Monday, 5 July 2010

The Italian Waiter: An NYC short story

Mark called the restaurant to make reservations. But he didn’t know I was going to take so long time to get ready for dinner. So he became confused and distracted when he told the restaurant 6:00 and I furiously shook my head in disapproval. There was no way I was going to be able to dry my hair and hike to a restaurant six blocks away in a half hour! What was he thinking? The time it took for me to interrupt him and take his attention away from the phone call was evidently too annoying for the person on the other end of the line at the restaurant. Mark balked as the line went dead. The person on the other end must have been too busy to listen to the husband and wife haggling.

“He hung up before I could give my name!” Mark scoffed.
“Well, call back.” I insisted.
“No, you do it. I will not talk to someone as you are telling me what to say in the background. Do it yourself.” He handed the phone to me. It took a moment to be offended and then I acquiesced deciding that I would ultimately be the better person to call anyway.

At 6:30 we breezed out the cold, air-conditioned lobby of the hotel to the busy hot bustle and closeness of the street. Locals coming home from work brushed past with cell phones glued to their tired ears and designer sunglasses blocking their eyes. Oblivious to the silent rules of commuters on foot, we admired the architecture and unknowingly stepped in urine from pets that had yet to be washed from the street by the doormen. We were smiley and proud. In only a few days we thought we had successfully mastered the art of going out to eat in New York City. Not only were we determined to eat well, but also to find the little “best kept secrets” of the neighborhood.

A little family-owned Italian restaurant at the corner of 79th and Lexington looked to fit our requirements. The door was open. A breeze of air conditioning flowed onto the street inviting us inside. The waiters and host lingered in the front, speaking loudly in Italian – a good sign. As soon as we crossed the threshold, the cool air hit us like a jet engine. The staff scurried away. It was damn near impossible not to laugh as I came face to face with the 1970 Sonny Bono-look-alike who would escort us to a table.

In the hallway-like restaurant, my eyes were still adjusting from the brightness on the street. Olive oil and wine filled the air. I was looking forward to another Cabernet like the night before at that hip vegan restaurant. What was the name of it? Helen Estates? Yes, that was it. Hopefully a Cabernet or a Chianti would be on the menu “by the glass”.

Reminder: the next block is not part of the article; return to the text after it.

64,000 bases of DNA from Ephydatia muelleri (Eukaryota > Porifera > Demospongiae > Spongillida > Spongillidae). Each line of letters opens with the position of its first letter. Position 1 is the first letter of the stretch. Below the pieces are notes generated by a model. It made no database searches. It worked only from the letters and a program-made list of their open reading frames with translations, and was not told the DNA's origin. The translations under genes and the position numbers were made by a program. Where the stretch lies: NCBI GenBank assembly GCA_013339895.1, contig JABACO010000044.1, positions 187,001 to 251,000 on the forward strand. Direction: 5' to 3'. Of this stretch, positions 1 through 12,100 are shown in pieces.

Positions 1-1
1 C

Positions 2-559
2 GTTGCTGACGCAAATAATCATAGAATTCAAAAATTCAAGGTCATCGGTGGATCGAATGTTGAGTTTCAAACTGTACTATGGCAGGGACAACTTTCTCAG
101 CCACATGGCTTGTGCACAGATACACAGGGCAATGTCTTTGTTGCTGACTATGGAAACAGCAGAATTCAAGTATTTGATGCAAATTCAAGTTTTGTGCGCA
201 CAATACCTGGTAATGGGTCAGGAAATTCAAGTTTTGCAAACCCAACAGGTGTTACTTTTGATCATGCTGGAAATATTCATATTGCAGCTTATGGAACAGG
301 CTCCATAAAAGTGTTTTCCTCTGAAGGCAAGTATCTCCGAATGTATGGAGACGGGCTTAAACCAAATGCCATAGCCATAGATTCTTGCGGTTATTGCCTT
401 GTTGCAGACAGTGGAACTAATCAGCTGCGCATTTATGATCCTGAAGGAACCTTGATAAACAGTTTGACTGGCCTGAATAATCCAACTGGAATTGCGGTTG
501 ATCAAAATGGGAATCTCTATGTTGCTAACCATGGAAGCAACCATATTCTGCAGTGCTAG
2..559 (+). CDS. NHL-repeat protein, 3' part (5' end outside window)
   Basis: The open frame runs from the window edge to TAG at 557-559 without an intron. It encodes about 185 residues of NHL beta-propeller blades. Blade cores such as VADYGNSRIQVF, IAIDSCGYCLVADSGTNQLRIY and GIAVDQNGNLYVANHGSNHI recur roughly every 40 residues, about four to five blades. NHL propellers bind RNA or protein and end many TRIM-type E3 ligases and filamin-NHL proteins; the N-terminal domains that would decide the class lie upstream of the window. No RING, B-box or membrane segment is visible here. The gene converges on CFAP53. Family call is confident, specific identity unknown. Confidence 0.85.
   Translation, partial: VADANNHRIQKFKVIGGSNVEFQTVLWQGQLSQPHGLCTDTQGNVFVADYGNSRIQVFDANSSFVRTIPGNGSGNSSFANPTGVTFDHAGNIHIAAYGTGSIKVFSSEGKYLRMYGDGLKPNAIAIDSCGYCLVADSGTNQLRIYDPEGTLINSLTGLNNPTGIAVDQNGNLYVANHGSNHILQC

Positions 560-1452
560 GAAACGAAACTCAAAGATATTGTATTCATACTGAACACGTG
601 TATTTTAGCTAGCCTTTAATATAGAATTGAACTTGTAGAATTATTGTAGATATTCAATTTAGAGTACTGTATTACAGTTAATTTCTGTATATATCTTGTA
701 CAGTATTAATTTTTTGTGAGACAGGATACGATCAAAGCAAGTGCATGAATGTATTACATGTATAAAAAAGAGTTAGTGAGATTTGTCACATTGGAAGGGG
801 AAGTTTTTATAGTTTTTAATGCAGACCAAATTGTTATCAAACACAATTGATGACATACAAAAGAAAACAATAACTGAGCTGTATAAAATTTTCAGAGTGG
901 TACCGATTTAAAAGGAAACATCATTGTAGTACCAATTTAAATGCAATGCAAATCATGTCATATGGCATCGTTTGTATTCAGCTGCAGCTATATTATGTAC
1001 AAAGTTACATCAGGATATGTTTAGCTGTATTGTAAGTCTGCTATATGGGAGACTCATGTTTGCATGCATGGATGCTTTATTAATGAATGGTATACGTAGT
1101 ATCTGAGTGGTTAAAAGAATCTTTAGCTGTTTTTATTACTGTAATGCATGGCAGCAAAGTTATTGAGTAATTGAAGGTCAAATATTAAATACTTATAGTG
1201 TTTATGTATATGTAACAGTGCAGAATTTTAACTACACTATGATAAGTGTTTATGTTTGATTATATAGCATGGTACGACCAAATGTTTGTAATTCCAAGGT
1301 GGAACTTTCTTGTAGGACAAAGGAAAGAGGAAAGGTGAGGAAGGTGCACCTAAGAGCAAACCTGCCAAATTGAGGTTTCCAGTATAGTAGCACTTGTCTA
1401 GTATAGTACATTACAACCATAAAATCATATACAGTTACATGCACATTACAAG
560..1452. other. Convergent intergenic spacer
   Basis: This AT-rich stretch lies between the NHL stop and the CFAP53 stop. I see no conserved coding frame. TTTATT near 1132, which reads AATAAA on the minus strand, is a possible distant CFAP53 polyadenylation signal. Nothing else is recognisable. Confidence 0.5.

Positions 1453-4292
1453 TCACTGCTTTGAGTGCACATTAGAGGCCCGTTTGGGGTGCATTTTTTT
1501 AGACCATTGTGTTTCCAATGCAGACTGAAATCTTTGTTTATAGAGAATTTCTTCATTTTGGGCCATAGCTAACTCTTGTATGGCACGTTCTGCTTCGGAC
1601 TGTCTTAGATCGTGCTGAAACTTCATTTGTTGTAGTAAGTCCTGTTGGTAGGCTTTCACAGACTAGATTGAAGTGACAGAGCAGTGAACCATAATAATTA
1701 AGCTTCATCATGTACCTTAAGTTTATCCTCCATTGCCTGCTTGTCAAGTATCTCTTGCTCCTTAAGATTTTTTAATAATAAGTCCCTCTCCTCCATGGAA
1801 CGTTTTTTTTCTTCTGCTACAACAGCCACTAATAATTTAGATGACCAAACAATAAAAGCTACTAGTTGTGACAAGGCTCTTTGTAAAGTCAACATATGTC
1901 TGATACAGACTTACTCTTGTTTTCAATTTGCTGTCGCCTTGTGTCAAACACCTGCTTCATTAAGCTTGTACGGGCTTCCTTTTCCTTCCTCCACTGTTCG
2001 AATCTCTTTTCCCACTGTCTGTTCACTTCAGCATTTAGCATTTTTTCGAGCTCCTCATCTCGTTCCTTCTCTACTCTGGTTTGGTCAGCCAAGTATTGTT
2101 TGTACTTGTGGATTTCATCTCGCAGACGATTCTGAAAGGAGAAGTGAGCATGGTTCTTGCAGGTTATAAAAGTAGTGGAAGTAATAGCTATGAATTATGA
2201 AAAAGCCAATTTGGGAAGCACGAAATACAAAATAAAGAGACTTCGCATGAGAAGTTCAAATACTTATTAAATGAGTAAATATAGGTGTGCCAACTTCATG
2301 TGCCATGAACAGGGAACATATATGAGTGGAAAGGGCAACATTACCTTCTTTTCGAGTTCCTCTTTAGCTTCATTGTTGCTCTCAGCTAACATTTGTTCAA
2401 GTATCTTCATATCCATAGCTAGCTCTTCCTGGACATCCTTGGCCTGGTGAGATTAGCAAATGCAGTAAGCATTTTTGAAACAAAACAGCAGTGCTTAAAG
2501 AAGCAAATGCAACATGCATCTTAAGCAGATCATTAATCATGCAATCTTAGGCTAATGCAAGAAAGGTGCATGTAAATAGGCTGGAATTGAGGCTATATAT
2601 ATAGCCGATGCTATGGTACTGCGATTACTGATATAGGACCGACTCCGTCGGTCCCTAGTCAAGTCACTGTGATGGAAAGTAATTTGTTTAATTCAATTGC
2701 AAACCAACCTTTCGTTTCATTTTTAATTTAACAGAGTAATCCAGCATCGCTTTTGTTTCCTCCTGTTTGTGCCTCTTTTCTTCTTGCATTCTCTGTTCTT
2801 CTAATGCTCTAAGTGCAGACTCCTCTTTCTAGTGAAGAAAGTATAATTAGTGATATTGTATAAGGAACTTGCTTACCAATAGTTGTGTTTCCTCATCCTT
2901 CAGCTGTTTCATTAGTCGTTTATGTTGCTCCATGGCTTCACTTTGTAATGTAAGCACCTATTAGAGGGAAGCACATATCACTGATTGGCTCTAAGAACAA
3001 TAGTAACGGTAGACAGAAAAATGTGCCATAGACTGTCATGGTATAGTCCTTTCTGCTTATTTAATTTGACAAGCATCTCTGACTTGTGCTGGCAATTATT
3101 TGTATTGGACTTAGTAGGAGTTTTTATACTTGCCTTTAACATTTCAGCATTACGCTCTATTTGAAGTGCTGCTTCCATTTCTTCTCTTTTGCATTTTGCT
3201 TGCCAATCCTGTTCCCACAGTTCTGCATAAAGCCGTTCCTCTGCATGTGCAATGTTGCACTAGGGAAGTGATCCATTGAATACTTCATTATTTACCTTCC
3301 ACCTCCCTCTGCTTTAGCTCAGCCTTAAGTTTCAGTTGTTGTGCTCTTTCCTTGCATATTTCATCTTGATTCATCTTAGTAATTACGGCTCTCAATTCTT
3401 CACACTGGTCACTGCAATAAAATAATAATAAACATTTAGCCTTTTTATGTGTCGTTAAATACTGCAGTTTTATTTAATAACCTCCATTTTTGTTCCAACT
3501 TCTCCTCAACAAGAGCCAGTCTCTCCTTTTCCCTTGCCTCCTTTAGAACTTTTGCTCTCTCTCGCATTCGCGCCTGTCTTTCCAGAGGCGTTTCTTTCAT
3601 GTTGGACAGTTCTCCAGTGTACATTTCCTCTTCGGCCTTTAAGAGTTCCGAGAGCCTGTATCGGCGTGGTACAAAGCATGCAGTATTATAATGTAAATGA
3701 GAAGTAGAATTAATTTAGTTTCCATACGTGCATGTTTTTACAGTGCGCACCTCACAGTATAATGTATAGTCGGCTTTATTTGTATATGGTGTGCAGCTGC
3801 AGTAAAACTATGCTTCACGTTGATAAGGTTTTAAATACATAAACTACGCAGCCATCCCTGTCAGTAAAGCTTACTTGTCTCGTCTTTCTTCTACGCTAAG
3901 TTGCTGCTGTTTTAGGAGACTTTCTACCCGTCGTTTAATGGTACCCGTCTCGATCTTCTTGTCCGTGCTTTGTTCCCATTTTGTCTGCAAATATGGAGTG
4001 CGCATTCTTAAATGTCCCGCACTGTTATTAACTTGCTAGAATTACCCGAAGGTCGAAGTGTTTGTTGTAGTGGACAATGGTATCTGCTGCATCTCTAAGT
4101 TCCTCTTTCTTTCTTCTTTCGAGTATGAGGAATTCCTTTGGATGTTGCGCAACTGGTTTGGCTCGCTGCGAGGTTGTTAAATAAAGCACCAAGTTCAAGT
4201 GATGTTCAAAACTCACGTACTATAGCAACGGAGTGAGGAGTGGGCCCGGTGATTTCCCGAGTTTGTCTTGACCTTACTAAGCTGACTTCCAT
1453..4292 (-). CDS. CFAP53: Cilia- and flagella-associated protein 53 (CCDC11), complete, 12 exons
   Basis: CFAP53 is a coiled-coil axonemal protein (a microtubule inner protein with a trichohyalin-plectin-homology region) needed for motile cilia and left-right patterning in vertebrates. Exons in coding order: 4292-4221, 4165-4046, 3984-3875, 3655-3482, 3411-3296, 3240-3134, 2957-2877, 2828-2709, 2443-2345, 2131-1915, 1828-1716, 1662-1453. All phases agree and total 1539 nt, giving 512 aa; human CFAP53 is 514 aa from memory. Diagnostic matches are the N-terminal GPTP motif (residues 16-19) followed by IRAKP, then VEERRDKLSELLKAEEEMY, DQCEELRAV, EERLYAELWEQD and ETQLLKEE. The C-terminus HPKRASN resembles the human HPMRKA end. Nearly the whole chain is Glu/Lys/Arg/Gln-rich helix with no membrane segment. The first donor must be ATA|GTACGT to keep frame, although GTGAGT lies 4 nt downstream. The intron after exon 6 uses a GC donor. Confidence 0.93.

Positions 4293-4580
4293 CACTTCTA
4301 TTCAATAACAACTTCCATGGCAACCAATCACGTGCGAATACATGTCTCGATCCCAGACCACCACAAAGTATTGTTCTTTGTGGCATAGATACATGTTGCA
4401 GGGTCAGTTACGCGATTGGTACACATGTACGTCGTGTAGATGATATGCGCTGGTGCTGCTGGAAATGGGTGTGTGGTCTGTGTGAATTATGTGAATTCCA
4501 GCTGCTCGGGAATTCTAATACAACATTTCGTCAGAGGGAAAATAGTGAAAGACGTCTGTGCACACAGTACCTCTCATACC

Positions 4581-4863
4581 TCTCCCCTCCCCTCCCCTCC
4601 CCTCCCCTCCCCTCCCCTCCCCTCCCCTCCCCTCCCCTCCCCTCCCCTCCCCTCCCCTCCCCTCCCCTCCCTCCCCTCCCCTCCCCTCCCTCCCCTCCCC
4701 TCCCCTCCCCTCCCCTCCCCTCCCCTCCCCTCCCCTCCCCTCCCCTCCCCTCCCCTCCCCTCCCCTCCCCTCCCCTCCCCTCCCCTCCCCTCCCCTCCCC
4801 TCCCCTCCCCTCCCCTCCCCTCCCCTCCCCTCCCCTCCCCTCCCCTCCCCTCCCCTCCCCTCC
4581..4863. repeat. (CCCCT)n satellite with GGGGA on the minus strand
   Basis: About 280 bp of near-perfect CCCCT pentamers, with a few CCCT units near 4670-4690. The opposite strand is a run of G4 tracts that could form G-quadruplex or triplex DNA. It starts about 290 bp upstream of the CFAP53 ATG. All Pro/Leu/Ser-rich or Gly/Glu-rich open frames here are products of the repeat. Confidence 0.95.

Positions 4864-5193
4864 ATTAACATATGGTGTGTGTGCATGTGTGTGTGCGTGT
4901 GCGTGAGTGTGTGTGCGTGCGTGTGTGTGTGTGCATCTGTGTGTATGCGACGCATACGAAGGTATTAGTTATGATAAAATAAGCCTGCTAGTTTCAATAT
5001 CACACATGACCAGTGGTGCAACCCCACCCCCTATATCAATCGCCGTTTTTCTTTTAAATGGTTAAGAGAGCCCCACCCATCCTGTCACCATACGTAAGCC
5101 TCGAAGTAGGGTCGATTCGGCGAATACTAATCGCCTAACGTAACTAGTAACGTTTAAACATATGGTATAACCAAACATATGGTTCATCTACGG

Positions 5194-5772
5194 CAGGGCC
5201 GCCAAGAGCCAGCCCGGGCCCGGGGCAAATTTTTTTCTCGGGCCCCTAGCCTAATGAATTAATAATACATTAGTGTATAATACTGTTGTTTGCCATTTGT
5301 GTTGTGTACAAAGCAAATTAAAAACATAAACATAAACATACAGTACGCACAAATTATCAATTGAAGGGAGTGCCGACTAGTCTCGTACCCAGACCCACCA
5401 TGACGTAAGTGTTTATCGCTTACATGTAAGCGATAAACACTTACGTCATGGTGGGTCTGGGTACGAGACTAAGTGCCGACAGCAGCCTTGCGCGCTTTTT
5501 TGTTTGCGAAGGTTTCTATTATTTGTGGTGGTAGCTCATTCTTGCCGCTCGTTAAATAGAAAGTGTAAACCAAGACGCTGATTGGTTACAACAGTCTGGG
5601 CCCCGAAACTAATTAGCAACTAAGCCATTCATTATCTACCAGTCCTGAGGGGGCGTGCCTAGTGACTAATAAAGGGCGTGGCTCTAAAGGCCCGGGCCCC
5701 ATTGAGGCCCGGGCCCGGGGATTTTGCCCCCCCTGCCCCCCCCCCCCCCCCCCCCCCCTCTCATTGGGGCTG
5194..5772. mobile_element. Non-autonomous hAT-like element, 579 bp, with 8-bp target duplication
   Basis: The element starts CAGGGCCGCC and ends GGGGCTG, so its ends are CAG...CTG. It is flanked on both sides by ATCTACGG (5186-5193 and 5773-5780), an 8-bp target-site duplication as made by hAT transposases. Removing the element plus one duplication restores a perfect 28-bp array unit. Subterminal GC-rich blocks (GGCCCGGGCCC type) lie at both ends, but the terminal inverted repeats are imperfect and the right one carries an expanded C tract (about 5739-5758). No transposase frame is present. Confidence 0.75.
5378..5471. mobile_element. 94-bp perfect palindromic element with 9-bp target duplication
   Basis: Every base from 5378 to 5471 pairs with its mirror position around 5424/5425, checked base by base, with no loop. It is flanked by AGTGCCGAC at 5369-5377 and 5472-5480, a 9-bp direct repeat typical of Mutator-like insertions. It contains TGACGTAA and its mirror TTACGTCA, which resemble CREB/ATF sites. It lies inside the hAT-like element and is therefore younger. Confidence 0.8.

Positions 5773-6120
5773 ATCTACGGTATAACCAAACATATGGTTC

The tables were so closely positioned together; it was hard imagine all the bodies fitting with a waiter buzzing around. One party of six had been recently seated. Their thick New York accents musically filled the small space.

In the center of the back room was the perfect table for two. The skylights illuminated the crisp white linens, the natural light from above raking in onto the shelves lined with wine bottles. A charming little orchid placed in the center of the table made a lovely centerpiece. I tried to memorize the scene. I was convinced it was going to be another perfect dinner.

No wine list accompanied the menu. When the waiter showed up at the table looking straight ahead, I tried to smile and make eye contact before asking my question. “Do you have a wine list?”
“What would you like?” he sighed.
“Do you have a wine list?” I repeated.
“What you like?” He said again in an almost irritated voice.
Then Mark spoke up, “Do you have a Chianti?”
“Yes,” the waiter quickly replied with no further detail.
Mark continued slowly, “We would each like a glass of Chianti”
“You buy glass or bottle?” the waiter pushed.
“Uh,” Mark hesitated looking across the table at me, “we would prefer a glass . . .” but he was cut off by the waiter.
“We have Nuova Cappelletta, Gabiano and Pinot Noir.” The waiter then looked straight ahead at the wall, his hands locked behind his back as if in military position.

The more I looked at Mark the more goofy the whole situation became. We were paying a lot of money to sit here and listen to this stranger yell at us in Italian code. Almost as if it was our job to figure out what he was saying. Suddenly, I felt like I was in a Saturday Night Live skit. There was not way I could make eye contact with Mark. I would explode with laughter and further insult the waiter. And of course the waiter’s absolute disgust with us, an obviously inexperienced Midwestern couple, could not have been more entertaining to me. The waiter made no effort to explain the three wines he had listed. We were still completely confused. While we tried to stay cool, there was no way to tell if one of the first two wines he had mentioned was a Chianti. All we understood was the Pinot Noir part. It took several tense moments of biting the inside of my lip to squelch the building giggling before I realized what the waiter was really trying to tell us. The restaurant had Chianti, but did not offer it by the glass. Mark had not yet made this connection and he asked again if one of the wines the waiter had mentioned was a Chianti.